As a fan of the big guy in red, my holiday collections include a large assortment of Santa themed Christmas ornaments. In fact, my tree is decorated solely with Santa pieces, mostly in blown glass. I think I just like the tidiness and symmetry of a single decorating theme; but I suppose it's possible my Santa tree represents some subconscious "sucking up" to the great gift-giver himself. After all, what could be more flattering to him than an entire Christmas tree covered with representations of himself? Maybe my Santa tree inspires him to leave me extra presents.

Anyway, here's one of my favorite Santa ornaments, made in Germany circa the 1920s. The clear glass ball houses a teeny tiny Germanic Father Christmas, along with a couple of itty bitty bottle brush trees and some fake snow. It's like a little Christmasy world in there...

Monday, December 6, 2010

Antique Children's Christmas Book

Christmas books for children comprised a very popular publishing niche in the Victorian and Edwardian eras. One of the loveliest I've ever found is this, Christmas Joys for Girls and Boys, printed in Bavaria by Ernest Nister Condon, and released in America by E.P. Dutton and Company, New York, around 1908.

(click on the images to see them in greater detail)

The large format picture book, 12 by 10 inches, was printed on an "Untearable" material which was unfortunately not "Unchewable", as little mousies have nibbled away at its edges (see upper right corner...)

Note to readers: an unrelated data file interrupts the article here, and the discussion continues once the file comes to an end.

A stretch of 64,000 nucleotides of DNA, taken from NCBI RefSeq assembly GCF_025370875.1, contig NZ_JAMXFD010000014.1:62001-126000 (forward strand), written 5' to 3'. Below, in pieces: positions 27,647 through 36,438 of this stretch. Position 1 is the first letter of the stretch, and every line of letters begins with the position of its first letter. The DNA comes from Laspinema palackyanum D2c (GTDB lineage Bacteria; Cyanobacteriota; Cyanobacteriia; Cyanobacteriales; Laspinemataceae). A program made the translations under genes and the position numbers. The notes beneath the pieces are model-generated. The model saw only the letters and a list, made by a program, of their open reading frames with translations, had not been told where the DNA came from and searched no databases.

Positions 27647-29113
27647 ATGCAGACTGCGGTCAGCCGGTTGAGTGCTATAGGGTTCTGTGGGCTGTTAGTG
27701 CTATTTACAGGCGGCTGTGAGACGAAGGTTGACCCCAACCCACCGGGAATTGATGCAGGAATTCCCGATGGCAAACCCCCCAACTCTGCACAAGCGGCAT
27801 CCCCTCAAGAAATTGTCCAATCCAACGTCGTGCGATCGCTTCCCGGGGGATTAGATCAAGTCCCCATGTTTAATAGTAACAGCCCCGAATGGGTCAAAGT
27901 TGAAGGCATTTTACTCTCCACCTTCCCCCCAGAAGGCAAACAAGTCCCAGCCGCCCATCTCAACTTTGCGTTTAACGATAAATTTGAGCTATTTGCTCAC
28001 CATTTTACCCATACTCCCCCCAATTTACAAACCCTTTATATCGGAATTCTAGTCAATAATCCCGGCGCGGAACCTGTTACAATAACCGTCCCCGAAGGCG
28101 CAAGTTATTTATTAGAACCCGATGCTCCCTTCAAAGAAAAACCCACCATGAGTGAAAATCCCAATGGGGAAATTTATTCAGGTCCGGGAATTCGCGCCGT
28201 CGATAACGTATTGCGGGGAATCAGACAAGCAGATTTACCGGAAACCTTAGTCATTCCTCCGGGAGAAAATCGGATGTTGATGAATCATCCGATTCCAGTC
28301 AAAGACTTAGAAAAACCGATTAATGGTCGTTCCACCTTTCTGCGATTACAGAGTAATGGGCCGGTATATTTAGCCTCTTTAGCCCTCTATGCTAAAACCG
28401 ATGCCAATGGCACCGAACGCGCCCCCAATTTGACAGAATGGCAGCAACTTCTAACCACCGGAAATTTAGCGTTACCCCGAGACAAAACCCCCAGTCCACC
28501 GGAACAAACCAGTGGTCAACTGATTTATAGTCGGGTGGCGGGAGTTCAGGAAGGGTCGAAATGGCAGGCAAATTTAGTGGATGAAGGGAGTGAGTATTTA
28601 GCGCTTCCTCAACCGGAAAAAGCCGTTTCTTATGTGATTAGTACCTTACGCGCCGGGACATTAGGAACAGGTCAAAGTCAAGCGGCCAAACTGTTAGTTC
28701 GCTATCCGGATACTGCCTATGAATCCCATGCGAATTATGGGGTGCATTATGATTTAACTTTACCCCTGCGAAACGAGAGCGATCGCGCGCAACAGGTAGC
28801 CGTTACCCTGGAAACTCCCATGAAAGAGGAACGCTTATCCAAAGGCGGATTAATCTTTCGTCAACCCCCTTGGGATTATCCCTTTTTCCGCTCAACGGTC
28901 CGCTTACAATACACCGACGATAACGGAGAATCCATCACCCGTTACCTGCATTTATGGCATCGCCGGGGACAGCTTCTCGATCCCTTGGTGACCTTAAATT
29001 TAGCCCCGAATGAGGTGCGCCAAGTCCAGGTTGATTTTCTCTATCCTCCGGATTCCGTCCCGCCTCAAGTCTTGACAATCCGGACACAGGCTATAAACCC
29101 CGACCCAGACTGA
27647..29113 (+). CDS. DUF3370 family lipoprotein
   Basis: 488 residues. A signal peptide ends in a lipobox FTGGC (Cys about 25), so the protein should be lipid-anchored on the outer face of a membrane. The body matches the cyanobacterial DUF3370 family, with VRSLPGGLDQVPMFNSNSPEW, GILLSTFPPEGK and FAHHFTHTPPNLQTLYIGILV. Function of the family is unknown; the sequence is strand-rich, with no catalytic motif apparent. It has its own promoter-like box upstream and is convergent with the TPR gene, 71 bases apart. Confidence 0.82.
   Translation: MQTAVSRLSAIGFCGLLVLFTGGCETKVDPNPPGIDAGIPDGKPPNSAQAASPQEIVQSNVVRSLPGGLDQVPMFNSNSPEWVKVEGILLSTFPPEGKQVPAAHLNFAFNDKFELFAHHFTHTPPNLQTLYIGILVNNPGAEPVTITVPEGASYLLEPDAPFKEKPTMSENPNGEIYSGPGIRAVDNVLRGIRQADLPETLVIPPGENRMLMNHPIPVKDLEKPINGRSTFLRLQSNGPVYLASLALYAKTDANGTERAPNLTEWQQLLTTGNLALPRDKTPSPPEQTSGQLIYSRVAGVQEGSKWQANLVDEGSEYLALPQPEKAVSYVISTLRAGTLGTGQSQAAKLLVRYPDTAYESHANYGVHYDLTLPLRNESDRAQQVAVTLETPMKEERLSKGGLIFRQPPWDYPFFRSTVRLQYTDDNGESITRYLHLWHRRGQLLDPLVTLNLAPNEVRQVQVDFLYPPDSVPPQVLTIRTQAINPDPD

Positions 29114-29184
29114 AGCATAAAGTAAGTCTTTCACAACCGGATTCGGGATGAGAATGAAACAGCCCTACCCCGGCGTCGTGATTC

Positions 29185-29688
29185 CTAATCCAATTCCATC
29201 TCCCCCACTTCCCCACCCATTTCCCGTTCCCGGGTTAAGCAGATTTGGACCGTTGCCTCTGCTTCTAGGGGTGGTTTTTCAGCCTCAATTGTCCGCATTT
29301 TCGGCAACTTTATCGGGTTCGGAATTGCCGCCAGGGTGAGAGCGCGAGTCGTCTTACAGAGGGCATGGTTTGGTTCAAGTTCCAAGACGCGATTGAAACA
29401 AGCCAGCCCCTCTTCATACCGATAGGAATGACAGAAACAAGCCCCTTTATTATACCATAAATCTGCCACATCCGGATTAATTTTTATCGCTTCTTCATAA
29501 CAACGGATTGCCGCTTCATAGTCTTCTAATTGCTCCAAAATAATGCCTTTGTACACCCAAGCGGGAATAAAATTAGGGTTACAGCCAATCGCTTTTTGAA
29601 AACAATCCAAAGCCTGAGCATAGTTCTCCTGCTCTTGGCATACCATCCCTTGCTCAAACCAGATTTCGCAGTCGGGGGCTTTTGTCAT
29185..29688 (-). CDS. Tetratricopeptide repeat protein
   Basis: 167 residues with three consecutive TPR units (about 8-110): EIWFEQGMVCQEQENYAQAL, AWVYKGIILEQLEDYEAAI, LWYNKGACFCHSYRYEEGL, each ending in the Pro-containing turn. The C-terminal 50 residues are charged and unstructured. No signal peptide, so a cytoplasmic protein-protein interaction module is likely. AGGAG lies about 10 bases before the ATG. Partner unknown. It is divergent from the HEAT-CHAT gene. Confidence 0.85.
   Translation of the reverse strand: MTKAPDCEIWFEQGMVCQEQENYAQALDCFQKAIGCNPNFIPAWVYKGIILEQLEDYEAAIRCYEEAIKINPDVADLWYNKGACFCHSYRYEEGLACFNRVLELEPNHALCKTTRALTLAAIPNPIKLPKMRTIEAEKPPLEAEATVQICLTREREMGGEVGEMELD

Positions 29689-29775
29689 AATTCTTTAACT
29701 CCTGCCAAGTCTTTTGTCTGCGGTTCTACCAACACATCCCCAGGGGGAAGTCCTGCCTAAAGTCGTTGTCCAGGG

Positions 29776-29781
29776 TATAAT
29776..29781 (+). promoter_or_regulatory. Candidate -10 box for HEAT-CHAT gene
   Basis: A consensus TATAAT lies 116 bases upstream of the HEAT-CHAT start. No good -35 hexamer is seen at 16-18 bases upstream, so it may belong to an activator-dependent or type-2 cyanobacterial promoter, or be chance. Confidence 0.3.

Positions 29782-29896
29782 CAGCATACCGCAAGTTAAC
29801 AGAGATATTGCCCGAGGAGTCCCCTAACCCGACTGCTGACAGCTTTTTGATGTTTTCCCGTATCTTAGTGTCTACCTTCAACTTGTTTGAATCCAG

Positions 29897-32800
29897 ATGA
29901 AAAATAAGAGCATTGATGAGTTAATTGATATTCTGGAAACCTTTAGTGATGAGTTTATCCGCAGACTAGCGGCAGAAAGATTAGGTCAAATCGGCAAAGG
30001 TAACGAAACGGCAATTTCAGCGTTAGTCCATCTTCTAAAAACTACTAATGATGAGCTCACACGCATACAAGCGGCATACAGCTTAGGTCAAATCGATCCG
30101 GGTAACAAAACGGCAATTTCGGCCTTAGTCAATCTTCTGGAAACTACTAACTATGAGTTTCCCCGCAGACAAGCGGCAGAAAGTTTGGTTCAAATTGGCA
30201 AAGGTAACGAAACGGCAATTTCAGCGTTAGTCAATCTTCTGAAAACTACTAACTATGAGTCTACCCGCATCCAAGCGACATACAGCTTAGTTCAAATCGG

Thankfully the illustrations remain undamaged. The gorgeous, richly colored full page spreads depict classic scenes of Christmas, with a profusion of toys.

A beautiful dapple grey rocking horse and his teddy bear rider can be seen on the left side of this image:

In the next illustration, children conduct their Christmas shopping by sled. Check out their haul of wonderful toys!

On page three, happy children have just unloaded their stockings. The blond girl on the left has received a beautiful doll:

The center of the book features a two page spread of a children's holiday "Fancy Dress Party." I think they're playing the old game of "Blind Man's Bluff". My favorite costumer is the boy in the middle, dressed as a teddy bear:

"Presents for the Poor" highlights a little rich girl's Christmas charity efforts. Note the vintage limousine and chauffeur visible through the open doorway:

Page seven features "The Christmas Basket," a cornucopia of antique toy treasures to make the collector's heart flutter. I spy several dollies, a tin litho automobile and steamship, a train, and a platform horse!

"The Christmas Tree" is loaded with toy presents, and on the floor sits a beautiful bear-on-wheels:

The book ends with an image of Christmas crackers being pulled at a sumptuous holiday dinner: